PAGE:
Beyond The Money

Sometimes Truth is Stranger than Fiction: Negative Interest Rates

Posted on April 02, 2015

“The most profound changes are taking place in Europe’s bond market, which has been turned into something of a charity, at least for certain borrowers. The latest example came on Wednesday when Germany issued a five-year bond worth nearly $4 billion with a negative interest rate. Investors were essentially agreeing to be paid back slightly less money than they lent.”

Why would bond investors accept a guaranteed loss? The Economist explained they are being cautious. Uncertainty about what might happen to banks if Greece leaves the euro has investors willing to accept a small loss in order to avoid a potentially greater one.

I Know What You Did Last Summer

The negative rate phenomenon began in mid-2014 when the European Central Bank (ECB) lowered its deposit facility rate – the rate banks use to make overnight deposits in the Eurosystem – into negative territory. In June 2014, the ECB paid -0.1 percent. The ECB explained the cut was one of several measures intended to ensure price stability over the medium term, a condition required for sustained economic growth. By September, it lowered the rate to -0.2 percent. (By way of comparison, the U.S. Federal Reserve paid a positive return during the same period and was 0.11 percent early in 2015.)
While investors may be familiar with the idea of negative real rates of return (the return earned on a bond or paid on a loan after factoring in inflation), the idea of negative nominal rates (the rate given by the original issuer of a bond or the rate a borrower agrees to pay on a loan) is confounding. It begs the question: When offered a negative rate of return on an investment or deposit, why wouldn’t an institution or individual choose to hold cash instead? Richard Anderson and Yang Liu of the St. Louis Federal Reserve explained:

“Negative interest rates fascinate both professional economists and the public. Conventional wisdom is interest rates earned on investments are never less than zero because investors could alternatively hold currency. Yet currency is not costless to hold: It is subject to theft and physical destruction, is expensive to safeguard in large amounts, is difficult to use for large and remote transactions, and, in large quantities, may be monitored by governments.”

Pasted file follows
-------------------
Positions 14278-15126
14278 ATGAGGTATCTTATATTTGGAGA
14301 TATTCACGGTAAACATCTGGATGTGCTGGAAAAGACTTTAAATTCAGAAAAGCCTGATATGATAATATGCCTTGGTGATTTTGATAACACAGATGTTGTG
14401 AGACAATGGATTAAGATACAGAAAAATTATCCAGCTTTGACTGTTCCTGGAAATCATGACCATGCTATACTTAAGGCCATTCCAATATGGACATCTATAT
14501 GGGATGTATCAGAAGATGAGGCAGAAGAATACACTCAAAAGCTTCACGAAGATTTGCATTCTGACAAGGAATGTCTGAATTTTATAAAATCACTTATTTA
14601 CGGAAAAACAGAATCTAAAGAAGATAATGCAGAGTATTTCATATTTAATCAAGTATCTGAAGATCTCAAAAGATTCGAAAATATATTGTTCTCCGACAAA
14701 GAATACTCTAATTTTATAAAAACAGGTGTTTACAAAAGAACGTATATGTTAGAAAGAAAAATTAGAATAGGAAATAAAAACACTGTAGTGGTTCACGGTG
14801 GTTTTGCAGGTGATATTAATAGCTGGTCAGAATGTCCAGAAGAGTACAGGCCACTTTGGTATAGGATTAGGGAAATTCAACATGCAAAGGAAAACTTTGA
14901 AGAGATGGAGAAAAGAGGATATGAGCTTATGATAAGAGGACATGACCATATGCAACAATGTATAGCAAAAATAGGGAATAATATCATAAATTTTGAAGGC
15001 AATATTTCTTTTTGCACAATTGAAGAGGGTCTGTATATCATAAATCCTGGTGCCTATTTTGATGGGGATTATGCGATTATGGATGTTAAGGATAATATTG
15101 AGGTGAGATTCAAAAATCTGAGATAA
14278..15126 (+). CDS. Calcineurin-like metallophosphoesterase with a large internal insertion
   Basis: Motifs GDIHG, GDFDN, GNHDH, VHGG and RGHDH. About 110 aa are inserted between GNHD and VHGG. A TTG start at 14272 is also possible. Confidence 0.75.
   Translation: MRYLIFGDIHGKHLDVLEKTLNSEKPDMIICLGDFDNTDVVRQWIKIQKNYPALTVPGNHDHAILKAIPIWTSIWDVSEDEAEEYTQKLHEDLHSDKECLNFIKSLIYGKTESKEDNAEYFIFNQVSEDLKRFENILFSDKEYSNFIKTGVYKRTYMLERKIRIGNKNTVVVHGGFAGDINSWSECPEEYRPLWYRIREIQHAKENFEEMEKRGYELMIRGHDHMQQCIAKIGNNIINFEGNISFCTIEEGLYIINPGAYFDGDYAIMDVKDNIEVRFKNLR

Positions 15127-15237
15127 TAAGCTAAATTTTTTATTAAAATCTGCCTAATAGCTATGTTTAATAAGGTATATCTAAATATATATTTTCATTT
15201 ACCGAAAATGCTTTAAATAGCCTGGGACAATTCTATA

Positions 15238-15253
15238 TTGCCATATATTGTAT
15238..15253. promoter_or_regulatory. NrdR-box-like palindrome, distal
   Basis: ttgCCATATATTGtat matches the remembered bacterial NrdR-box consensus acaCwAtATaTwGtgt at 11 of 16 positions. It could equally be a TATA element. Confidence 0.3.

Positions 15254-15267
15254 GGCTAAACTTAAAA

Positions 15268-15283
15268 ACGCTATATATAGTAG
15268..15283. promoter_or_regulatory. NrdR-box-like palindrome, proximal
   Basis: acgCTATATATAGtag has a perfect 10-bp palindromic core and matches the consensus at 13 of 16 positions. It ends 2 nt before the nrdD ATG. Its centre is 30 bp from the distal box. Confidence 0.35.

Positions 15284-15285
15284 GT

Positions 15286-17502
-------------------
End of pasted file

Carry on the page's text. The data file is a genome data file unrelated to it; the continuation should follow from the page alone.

Of course, that doesn’t mean individuals or institutions will keep money in banks if interest rates remain in negative territory. According to The New York Times, economists speculate cash hoarding may become common when interest rates reach -5 percent.

The Effects Of Negative Interest Rates

The ECB hopes negative rates will help spur spending, stimulate economic growth, and pull the region out of a deflationary period. Bloomberg reported rates below zero are intended to incentivize banks that have been stockpiling cash at the ECB to extend loans to businesses and, thus, help reinvigorate the economy.
Negative rates also are expected to encourage individuals to save less and spend more which could further spur economic growth. “If saving is a losing proposition, investment and consumption should rise, buoying the economy,” reported The Economist. So far, that has yet to happen:

“The best hope for success, however, lies in foreign-exchange markets. Negative rates might send investors in search of better returns abroad, leading to depreciation of the currency. That would raise the price of imports, helping to combat deflation and giving a growth-enhancing boost to exporters. Since the ECB introduced negative deposit rates the euro has fallen against the dollar by nearly 20 percent… If currencies fall by enough, then negative rates might just pay off – provided sinking prices elsewhere don’t lead ever more of the global economy to take the plunge into sub-zero waters.”

While it’s difficult to gauge whether negative rates will prove to be an effective central bank policy tool, we can say with certainty that we live in interesting times.]]>

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